This process is conducted in test tubes under sterile conditions precisely to prevent any infections from contaminating the plants at this critical stage. It's just virus-free reproduction of potatoes. Why would potatoes need a PCR analysis? Everything is quite simple.

People are willing to give very large sums of money to purchase a purebred, beautiful Maine Coon or Doberman. It's the same here with potatoes. Potatoes are susceptible to various diseases and viruses that are unique to them and do not affect humans.

These diseases can hinder their development and reduce yields. It's accumulating pathogens. Our job is to perform PCR analysis and identify the healthiest tubers.

Currently, we produce approximately 30 potato varieties, but we primarily focus on producing and selling around 10 of them. The remaining 20 varieties are undergoing varietal testing. We purchase seeds, plant them, observe how they perform in our climatic conditions, and then select the best ones. To truly understand and familiarize oneself with a variety, it typically requires consistently growing it for three to five years to observe its behavior in various conditions and its storage properties.

I really want to change the culture of potato eating. Over time, our consumers will start to discern the distinction between potatoes suited for frying and those for boiling. They will come to understand that there are table varieties and technical varieties. And that's why marketing your own potato varieties is such a big challenge. We had two female students working for us in the spring. They arrived to our farm and asked after lunch: "Vyacheslav, where is Green-Green around here?" Green-Green is our local coffee shop chain.

At first, I chuckled, but then I pondered, why indeed don't we have something like Green-Green here? Why isn't there a service industry to introduce that aesthetic to people? Agritourism. Agritourism, right. We aim to instill aesthetics in agriculture and in the lives of the people who surround us here. It's somewhat like small villages here, but we aspire for it to transform into a hub for young people, specifically a cultural and educational center.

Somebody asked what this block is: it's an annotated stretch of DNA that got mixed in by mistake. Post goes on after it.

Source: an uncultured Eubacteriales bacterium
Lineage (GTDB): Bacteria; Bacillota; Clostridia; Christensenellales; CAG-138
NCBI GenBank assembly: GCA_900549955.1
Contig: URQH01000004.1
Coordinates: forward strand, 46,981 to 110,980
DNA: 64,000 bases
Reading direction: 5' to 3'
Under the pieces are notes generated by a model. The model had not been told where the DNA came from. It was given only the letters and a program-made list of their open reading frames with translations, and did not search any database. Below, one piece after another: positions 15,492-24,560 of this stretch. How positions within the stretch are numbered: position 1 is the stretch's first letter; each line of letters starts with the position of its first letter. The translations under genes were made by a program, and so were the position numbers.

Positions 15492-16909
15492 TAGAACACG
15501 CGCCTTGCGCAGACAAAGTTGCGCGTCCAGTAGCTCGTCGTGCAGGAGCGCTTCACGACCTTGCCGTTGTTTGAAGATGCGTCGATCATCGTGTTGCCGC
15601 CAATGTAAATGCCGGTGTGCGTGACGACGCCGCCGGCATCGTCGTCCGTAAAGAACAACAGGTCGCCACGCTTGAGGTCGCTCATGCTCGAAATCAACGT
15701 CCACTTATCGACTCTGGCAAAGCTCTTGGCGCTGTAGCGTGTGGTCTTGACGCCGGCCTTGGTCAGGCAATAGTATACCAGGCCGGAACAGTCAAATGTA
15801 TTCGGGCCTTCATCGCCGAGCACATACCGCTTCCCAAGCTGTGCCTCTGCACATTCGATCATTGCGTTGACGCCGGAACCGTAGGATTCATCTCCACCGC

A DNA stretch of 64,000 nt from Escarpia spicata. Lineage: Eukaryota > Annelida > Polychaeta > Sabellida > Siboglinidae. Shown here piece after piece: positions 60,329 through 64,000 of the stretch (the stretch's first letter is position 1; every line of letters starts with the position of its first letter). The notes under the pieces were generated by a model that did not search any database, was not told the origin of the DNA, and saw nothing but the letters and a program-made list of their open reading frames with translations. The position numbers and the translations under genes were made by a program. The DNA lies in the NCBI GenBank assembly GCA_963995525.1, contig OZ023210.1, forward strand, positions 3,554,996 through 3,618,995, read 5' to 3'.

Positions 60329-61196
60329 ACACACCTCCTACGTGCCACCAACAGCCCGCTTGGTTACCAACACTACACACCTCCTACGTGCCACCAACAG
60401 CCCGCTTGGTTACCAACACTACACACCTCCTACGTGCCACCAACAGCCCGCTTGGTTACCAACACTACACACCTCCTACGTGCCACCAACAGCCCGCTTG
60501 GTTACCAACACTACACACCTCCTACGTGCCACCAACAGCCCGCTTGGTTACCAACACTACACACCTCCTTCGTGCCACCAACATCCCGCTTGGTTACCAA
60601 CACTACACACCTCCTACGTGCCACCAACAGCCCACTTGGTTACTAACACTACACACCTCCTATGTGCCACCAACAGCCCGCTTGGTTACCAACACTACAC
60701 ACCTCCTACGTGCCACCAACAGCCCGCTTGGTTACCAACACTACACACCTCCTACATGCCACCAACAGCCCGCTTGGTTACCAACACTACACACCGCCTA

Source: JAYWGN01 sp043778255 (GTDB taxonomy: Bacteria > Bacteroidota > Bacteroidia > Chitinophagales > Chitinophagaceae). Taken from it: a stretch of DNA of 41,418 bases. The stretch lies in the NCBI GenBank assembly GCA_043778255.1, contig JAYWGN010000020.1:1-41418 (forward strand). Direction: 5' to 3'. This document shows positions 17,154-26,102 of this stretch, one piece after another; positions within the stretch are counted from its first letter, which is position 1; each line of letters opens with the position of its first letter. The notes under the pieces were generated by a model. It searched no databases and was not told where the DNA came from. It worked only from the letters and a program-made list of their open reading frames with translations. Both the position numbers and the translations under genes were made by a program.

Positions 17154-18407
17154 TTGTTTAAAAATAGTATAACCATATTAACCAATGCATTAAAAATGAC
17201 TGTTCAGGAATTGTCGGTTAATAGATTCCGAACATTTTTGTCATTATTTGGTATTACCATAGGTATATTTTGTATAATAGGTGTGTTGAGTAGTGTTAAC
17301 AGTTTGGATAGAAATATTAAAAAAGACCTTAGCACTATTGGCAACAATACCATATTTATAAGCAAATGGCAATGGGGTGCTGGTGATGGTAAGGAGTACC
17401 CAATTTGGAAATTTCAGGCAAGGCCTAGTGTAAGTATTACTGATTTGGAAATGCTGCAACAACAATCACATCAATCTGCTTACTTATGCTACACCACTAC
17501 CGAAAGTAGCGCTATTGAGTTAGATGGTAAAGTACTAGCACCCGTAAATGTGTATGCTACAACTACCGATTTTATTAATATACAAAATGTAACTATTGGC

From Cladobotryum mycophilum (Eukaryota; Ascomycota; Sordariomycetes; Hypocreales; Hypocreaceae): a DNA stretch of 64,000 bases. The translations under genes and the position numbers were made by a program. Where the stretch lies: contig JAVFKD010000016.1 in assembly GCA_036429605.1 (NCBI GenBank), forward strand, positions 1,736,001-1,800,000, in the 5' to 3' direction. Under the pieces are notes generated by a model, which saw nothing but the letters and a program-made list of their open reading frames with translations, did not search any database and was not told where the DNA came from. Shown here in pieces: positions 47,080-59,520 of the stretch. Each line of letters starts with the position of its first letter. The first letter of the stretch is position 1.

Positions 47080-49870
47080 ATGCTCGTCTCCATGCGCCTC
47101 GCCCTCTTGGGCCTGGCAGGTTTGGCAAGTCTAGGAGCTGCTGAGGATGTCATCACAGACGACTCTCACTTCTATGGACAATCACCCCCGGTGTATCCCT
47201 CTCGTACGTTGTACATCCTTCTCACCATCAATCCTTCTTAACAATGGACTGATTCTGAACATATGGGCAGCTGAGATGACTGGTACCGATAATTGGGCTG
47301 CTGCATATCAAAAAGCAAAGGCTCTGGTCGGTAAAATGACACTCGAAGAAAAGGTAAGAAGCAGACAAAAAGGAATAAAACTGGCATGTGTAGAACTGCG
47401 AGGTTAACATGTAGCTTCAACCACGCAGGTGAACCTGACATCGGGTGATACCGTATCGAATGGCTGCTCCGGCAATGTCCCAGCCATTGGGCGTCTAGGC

AGRICULTURAL PROGRAMS [DMITRY CHEREPKOV, FOUNDER OF THE YASNOPOLYE ECOPARK, CHAIRMAN OF THE COUNCIL IN THE ASSOCIATION OF PRIVATE FORESTERS AND FOREST OWNERS]: It might sound utopian, but I believe that agritourism could serve as a significant element in revitalizing life across many Russian territories. We need to divide the approach in the country into two such segments. In regions like the south, agriculture can indeed be highly profitable. There are territories that were involved in agriculture during the Soviet era with subsidies, but now the situation there is very risky. It can be profitable, it can be unprofitable. But this instability, it very much spoils the interests of investors.

But there are people living there in those areas. Agriholdings might not find those areas as appealing, but small farms can be quite interesting because they help revitalize the area. They will certainly contribute to the area if they receive support, perhaps through initiatives like agritourism. They will make money, and it will draw people to the area, and the area will come alive. Its own identity will emerge.

We've been practicing hosting farm dinners. It was actually very cool, very fun, very motivating to have people who live in the city come and be like ""Oh, so that's how peppers grow! We've never seen Brussels sprouts before!" In fact, it's such a multi-faceted experience for them. The chef cooked for them using these products, and they listened to the history of the farm, seeing firsthand the produce they consume in this restaurant and learning about how it was grown. That was cool.

We even have now the concept of rural tourism in the legislation, which connects tourism as traveling to the agricultural producer. There is a business opportunity here, which larger farms could also consider exploring. It's an opportunity to share more about yourself in some way. Not solely for profiting from agritourism itself, as its revenue may not compare to their overall turnover, but rather as a means to promote themselves through agritourism.